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Cohabiting couples differ on contraceptive use by class

Sharon Sassler

Most cohabiting couples intend to delay childbirth until they’re married, steadily employed and financially stable. Despite these preferences, surprise pregnancies are common, particularly among working-class men and women who struggle to plan for and access reliable contraceptives.

The qualitative analysis, drawn from interviews by Cornell and University of Indianapolis social scientists with 61 middle-class and working-class cohabiting couples, sheds light on class and relationship factors that may prevent partners from having children until they are truly ready. According to the most recent estimates, about 50 percent of U.S. births are unplanned, but cohabiting women are far more likely to have unintended pregnancies than single or married women.

Published in the October issue of Family Relations, the paper, “‘We’re very careful…’: The Fertility Desires and Contraceptive Behaviors of Cohabiting Couples,” reports that middle-class couples, characterized as college educated and in occupations that required degrees, generally talked more openly about reproductive plans and more consistently used effective contraception methods compared to working-class couples, who expressed greater ambivalence about delaying childbirth and often forgot to use or struggled to obtain contraceptives.

“Women who are on the same page as their partners regarding childbirth and who are able to communicate with partners are more efficacious contraceptors,” said lead author Sharon Sassler, professor of policy analysis and management in the College of Human Ecology. “Since it is the middle-class women who are more likely to be in this position, they are therefore in greater control of their reproductive destiny than their working-class counterparts.”

Sassler added that the study is one of the few to include men’s perspectives on family planning and contraceptive use.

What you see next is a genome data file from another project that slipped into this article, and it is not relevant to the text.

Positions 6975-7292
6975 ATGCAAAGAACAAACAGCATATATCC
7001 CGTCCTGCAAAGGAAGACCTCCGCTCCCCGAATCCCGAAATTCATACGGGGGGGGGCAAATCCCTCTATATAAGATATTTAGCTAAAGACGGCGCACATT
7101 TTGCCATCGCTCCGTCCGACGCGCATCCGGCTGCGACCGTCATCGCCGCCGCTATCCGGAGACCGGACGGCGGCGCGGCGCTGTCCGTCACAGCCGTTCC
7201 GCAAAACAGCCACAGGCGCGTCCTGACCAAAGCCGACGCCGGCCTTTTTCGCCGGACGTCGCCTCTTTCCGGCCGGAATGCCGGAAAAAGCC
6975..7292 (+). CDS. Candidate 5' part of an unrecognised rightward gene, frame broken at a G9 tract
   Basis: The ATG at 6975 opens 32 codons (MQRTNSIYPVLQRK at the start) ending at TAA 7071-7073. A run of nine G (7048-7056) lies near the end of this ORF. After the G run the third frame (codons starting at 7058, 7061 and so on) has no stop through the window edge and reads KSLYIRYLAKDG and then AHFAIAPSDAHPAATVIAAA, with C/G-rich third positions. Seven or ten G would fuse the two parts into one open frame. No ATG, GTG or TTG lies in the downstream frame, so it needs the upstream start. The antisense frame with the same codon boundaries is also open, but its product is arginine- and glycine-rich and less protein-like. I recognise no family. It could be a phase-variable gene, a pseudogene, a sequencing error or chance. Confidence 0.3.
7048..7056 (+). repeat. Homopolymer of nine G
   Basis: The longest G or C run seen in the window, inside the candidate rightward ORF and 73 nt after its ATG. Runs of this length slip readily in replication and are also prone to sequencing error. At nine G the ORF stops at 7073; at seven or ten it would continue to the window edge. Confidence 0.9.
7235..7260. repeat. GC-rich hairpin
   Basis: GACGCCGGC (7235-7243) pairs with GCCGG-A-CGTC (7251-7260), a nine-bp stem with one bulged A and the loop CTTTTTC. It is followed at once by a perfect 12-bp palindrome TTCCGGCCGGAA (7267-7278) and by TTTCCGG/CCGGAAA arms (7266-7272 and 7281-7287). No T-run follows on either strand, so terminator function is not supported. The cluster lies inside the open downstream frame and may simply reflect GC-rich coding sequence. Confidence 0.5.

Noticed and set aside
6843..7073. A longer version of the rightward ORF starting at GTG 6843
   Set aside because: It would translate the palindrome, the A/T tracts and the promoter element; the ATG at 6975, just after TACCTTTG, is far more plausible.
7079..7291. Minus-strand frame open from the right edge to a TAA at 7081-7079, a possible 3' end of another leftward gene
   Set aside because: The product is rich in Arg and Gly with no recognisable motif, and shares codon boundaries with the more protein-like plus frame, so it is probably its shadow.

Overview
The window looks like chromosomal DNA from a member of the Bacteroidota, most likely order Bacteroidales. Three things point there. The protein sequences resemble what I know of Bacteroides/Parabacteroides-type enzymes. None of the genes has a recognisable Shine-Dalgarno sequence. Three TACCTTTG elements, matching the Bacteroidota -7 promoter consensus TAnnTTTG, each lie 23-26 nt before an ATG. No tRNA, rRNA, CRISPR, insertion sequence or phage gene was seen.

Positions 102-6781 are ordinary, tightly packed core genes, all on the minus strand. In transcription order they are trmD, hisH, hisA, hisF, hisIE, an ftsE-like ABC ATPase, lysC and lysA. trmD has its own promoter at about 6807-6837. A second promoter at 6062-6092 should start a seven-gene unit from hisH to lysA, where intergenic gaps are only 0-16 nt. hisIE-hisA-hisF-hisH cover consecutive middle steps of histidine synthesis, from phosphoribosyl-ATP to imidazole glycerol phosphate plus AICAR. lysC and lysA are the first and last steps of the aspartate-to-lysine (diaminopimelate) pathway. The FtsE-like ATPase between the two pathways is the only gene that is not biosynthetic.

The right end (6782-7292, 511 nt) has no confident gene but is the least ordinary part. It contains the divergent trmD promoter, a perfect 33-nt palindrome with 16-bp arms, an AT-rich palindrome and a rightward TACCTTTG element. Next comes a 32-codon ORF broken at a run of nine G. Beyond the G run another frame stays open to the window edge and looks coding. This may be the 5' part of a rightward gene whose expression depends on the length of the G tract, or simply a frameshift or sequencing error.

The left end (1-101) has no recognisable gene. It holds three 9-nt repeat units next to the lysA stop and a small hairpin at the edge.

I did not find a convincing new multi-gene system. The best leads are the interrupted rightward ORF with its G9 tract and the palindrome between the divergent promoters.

“We find that men are often involved in ensuring contraception is regularly used – whether by reminding partners, helping them program their phone or helping to pay for a prescription that is too expensive,” Sassler noted. However, such involvement was mostly by men in stronger relationships, where partners habitually discussed life, family and career goals.

The interviews also revealed complex financial factors that prevent working-class couples from delaying pregnancy, as some stated that job instability or unemployment left them without health insurance or their plans did not cover contraceptives.

“Women mentioned the cost of going for a doctor’s visit; paying for birth control pills, which insurance once had covered but no longer did; or not being able to afford the out-of-pocket expense on insurance plans with meager coverage as barriers,” said Sassler.

According to Sassler, the findings point to the need for expanded health care coverage for contraception without co-pays and increased family planning programs for young couples, including outreach to men.

“Social marketing programs can target male partners to participate in deferring pregnancy until couples are ready – relationally, emotionally and financially – to become parents,” said Sassler.

Sara Birmingham ’15 is a student communications assistant for the College of Human Ecology.

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